Congresswoman Susan W. Brooks

Representing the 5th District of Indiana
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Bucshon, Brooks Question Twitter CEO Jack Dorsey in House Hearing

Sep 5, 2018
In The News

WASHINGTON, D.C. -- Social media giants like Facebook and Twitter have been under the microscope of lawmakers on Capitol Hill these last few months.

Twitter CEO Jack Dorsey was questioned by members of committees from both the House and Senate Wednesday. The resounding topic of many questions from those on the House Energy and Commerce Committee was political bias within Twitter, either intention or unintentional.

"We do not use political ideology to make any decisions, whether related to ranking content on our service or how we enforce our rules," Dorsey said to the committee. "Twitter’s purpose is to serve the public conversation."

Democrat Rep. Ben Lujan even asked Dorsey outright if Twitter was involved in a conspiracy of political bias to which Dorsey replied, "I'm not aware of any such conspiracy."

House Democrats have said the notion of political bias being exercised by Internet based companies such as Twitter or Google is a false narrative pushed by congressional Republicans, and that the hearing and possible legislation to crack down on political bias was not necessary.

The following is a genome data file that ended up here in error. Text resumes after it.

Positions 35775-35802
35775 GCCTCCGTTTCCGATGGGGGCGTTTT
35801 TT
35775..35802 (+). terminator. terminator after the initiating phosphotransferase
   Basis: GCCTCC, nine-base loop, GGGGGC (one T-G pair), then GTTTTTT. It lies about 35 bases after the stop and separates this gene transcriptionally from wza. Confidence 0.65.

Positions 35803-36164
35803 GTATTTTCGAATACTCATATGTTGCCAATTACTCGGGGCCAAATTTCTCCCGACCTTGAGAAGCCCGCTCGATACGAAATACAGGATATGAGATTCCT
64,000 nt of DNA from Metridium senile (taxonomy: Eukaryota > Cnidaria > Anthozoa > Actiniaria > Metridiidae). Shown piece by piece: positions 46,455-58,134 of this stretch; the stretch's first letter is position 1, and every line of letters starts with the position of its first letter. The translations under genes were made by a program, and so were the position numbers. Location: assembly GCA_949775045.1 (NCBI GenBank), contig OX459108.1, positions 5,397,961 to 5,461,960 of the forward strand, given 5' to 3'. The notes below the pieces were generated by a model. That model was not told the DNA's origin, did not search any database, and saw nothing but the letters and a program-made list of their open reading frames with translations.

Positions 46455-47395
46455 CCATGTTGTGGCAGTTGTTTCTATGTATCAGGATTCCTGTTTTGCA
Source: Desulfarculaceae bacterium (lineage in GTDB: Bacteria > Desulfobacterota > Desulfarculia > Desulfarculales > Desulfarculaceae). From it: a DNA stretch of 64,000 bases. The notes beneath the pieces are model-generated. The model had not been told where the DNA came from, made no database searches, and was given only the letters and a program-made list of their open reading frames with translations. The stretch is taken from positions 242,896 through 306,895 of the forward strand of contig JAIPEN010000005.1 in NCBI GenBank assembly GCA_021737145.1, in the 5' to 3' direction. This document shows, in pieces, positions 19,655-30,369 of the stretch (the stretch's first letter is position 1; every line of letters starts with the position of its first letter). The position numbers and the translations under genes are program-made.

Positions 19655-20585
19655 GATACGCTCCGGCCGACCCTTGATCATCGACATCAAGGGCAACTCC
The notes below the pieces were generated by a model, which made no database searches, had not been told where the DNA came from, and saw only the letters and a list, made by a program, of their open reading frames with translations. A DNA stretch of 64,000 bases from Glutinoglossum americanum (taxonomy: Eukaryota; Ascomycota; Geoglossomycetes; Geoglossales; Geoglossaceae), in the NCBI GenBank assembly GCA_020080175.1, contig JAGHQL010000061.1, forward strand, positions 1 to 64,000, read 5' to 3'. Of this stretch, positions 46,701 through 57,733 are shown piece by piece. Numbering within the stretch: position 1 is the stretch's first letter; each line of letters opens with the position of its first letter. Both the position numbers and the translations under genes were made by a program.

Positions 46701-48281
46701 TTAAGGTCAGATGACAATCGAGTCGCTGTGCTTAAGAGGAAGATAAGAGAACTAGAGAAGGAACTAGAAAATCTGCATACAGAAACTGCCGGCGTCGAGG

Indiana Republican Congressman Larry Bucshon quick to assure his counterparts across the aisle that this is not the case.

"I don't see this as particularly partisan. The hearing I think is completely appropriate and relevant to the American people across all political ideologies," Bucshon said to Dorsey. "Ironically, in my view, they're (Democrats) the ones who would most likely want heavy handed government intervention into you industry."

Fellow Hoosier representative Susan Brooks was more focused on the public safety aspects of using Twitter, particularly when it comes to finding and identifying Twitter accounts promoting terrorism. Brooks referenced the passing of Department of Homeland Security and Social Media Improvement Act, which designates a group with DHS for keep you safe when you use social media.

"I'd be curious if you and your team knew about this group or if you'd be willing to assist this group," Brooks asked Dorsey. "There is a public safety social media group that is very focus on this. I think we need to have better interaction between social media platforms and the public safety community."

"I personally was not aware of the group," Dorsey responded. "But I'm sure my team is and we'll definitely consider it." 

Many other questions included how Twitter identifies "bot" accounts, limits the ability of its users to buy illegal drugs, and cracks down on "hate speech."